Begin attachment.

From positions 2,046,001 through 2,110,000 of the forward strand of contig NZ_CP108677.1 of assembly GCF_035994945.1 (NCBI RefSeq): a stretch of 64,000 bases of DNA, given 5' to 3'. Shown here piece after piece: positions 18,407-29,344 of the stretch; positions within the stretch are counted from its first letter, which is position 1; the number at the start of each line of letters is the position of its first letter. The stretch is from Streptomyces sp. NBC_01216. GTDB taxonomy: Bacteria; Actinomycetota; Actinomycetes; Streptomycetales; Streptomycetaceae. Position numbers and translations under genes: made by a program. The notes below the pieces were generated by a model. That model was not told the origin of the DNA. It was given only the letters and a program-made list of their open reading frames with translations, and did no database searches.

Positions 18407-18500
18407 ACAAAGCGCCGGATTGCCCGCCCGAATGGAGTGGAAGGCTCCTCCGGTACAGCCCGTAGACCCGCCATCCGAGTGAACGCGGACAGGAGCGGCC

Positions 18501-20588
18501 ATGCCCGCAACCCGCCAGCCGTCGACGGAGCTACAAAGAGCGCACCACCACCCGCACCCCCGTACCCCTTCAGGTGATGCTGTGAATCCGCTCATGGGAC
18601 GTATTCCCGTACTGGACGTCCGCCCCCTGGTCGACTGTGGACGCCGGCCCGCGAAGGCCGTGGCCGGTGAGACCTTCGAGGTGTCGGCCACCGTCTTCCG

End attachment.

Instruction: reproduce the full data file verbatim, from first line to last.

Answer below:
From positions 2,046,001 through 2,110,000 of the forward strand of contig NZ_CP108677.1 of assembly GCF_035994945.1 (NCBI RefSeq): a stretch of 64,000 bases of DNA, given 5' to 3'. Shown here piece after piece: positions 18,407-29,344 of the stretch; positions within the stretch are counted from its first letter, which is position 1; the number at the start of each line of letters is the position of its first letter. The stretch is from Streptomyces sp. NBC_01216. GTDB taxonomy: Bacteria; Actinomycetota; Actinomycetes; Streptomycetales; Streptomycetaceae. Position numbers and translations under genes: made by a program. The notes below the pieces were generated by a model. That model was not told the origin of the DNA. It was given only the letters and a program-made list of their open reading frames with translations, and did no database searches.

Positions 18407-18500
18407 ACAAAGCGCCGGATTGCCCGCCCGAATGGAGTGGAAGGCTCCTCCGGTACAGCCCGTAGACCCGCCATCCGAGTGAACGCGGACAGGAGCGGCC

Positions 18501-20588
18501 ATGCCCGCAACCCGCCAGCCGTCGACGGAGCTACAAAGAGCGCACCACCACCCGCACCCCCGTACCCCTTCAGGTGATGCTGTGAATCCGCTCATGGGAC
18601 GTATTCCCGTACTGGACGTCCGCCCCCTGGTCGACTGTGGACGCCGGCCCGCGAAGGCCGTGGCCGGTGAGACCTTCGAGGTGTCGGCCACCGTCTTCCG